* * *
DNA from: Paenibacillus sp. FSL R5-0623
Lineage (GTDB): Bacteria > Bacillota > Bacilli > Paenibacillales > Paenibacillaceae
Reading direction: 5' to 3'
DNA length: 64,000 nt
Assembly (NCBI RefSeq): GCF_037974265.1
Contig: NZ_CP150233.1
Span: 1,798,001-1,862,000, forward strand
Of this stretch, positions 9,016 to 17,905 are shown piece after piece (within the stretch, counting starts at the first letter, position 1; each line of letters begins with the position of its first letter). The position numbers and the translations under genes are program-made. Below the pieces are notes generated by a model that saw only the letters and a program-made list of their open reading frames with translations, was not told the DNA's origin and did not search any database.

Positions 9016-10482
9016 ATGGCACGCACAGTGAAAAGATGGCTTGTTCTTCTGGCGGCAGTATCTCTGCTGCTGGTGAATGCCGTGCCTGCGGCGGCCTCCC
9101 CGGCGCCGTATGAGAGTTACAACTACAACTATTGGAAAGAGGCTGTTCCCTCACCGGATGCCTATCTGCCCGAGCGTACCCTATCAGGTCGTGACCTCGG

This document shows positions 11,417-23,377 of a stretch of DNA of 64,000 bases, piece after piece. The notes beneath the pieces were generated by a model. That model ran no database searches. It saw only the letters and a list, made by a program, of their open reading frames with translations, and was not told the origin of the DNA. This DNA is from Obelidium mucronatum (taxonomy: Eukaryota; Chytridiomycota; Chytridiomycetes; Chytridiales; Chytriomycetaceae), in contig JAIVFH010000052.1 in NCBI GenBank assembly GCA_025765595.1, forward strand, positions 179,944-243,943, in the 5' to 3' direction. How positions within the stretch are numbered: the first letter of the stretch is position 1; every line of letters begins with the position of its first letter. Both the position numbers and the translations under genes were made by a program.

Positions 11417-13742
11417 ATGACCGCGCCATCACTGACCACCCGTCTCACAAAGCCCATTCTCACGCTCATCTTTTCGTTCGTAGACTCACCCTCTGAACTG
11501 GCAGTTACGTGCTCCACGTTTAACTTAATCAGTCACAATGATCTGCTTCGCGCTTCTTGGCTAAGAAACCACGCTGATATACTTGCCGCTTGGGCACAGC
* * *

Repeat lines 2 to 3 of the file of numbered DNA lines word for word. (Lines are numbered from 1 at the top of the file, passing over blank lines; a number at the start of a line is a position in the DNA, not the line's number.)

Lineage (GTDB): Bacteria > Bacillota > Bacilli > Paenibacillales > Paenibacillaceae
Reading direction: 5' to 3'